In these observations we have supposed the contending nations to be equal in power and resources, or so nearly equal that the chances of war might give to either the victory. But if we · suppose them to be unequally matched, it is only by arbitration that differences between them can be adjusted. If in individual states th rights of the poor man are vindicated by the gratuitous services of appointed agents, the rights of small but independent European states can be preserved only by an European court of arbitration. And if such a state should be placed between two of greater power, in whose quarrels they may be allured, or compelled to participate, their independence and tranquillity can be ensured only by a right of appeal to disinterested arbiters.

We have hitherto supposed that Religion and humanity were the only interests staked in the game of war; but every people in Europe has been taught, by an experience not to be forgotten, that their daily comfort as individuals, and their very existence as a nation, depend on the continuance and universality of peace. While the mailed goddess has sported with human life, drunk with the blood and the tears of her victims ;-while she has defaced and destroyed the noblest forms of nature and of art, she has devoured also the resources of industry, inflicted the curse of poverty upon families unborn, and robbed the treasuries of nations that hated her, by the profligacy of her expenditure in war, and the folly of her extravagance in peace. It has been calculated that the cost of all the wars carried on by Great Britain since the Revolution in 1688, is £1,438,000,000 sterling, £635,000,000 of which was paid in taxes, while the remaining £803,000,000 remains OUR NATIONAL DEBT, requiring to pay its interest £29,500,000 of our annual revenue,-more than the whole of the other expenses of the Government. This money, together with that furnished by continental nations, was employed in slaying three million nine hundred and ten thousand human beings, whose immortal souls, thirsting for blood, were summoned by the stroke of the sword into the immediate presence of the God of peace. In recording this master fact of human depravity, we almost feel partakers in its guilt by having lived, and by continuing to live, in the slaughter-house of the world.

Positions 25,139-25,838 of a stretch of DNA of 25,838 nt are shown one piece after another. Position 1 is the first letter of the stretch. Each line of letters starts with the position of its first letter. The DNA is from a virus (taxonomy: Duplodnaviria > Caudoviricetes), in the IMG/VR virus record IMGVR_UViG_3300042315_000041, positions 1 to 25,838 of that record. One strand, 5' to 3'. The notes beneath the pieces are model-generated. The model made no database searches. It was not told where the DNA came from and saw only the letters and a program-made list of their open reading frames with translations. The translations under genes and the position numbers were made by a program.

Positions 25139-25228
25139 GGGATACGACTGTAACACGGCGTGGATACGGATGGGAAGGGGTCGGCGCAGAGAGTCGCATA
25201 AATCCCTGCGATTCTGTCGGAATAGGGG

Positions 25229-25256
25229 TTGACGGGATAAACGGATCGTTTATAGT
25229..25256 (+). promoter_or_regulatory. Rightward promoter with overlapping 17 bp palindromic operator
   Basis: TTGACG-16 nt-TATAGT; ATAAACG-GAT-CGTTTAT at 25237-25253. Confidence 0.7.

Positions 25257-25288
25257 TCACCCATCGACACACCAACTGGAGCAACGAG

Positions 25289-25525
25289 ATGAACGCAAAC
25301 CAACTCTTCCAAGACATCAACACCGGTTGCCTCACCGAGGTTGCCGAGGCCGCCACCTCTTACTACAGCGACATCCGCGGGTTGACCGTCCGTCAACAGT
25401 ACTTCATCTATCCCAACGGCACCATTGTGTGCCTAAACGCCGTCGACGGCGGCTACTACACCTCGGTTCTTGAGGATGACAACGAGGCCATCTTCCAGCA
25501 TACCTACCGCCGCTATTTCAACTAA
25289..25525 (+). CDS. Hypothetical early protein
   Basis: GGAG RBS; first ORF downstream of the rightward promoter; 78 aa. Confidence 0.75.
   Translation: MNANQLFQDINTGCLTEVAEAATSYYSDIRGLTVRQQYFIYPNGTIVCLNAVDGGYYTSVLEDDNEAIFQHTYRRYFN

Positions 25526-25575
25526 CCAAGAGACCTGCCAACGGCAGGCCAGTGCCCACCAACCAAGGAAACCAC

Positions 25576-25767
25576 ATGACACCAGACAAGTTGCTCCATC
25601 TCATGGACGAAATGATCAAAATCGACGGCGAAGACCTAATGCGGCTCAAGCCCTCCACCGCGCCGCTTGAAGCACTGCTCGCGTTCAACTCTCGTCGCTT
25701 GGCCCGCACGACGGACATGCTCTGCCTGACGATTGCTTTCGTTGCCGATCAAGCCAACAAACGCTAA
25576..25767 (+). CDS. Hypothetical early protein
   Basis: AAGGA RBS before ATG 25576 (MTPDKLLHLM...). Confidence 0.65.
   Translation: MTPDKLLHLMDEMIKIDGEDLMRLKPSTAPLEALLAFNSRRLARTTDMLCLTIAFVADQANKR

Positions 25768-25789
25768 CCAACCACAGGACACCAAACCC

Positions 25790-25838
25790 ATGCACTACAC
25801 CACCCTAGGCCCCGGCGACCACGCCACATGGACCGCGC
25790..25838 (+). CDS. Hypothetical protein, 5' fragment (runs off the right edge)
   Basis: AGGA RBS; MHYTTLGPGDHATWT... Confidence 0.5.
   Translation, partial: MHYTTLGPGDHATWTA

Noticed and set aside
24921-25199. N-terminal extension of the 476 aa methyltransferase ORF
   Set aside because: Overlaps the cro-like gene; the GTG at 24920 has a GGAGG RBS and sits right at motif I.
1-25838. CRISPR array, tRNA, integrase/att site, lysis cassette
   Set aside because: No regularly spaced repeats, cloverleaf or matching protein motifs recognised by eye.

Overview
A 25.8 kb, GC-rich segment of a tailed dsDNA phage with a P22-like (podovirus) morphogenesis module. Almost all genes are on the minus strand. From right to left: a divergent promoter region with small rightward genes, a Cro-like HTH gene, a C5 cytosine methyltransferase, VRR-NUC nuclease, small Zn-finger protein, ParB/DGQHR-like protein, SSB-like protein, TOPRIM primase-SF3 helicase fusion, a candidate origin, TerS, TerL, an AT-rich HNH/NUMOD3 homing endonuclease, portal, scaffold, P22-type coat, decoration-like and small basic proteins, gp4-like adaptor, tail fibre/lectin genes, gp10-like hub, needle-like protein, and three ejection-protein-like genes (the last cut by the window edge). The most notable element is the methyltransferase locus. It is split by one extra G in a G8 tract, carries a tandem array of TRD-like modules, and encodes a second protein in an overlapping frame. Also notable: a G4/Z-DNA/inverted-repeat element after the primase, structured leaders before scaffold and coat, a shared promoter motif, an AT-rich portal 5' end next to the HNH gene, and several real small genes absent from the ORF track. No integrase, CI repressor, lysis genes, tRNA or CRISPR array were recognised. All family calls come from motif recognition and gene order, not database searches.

The Duke of Wellington has made the remarkable declaration, that Great Britain cannot afford to carry on a little war. The sentiment, to us incomprehensible, except in its simplest meaning, has been lauded as an apostolic truth to teach and to guide the Legislature. If Great Britain is unable to carry on a little war, she can still less afford to carry on a great one; and hence we arrive at the logical conclusion, that she cannot afford to carry on war at all. Should she, however, in the face of such a truth, wantonly light the torch of destruction, the nation, if

Advantuges of International Disarmament.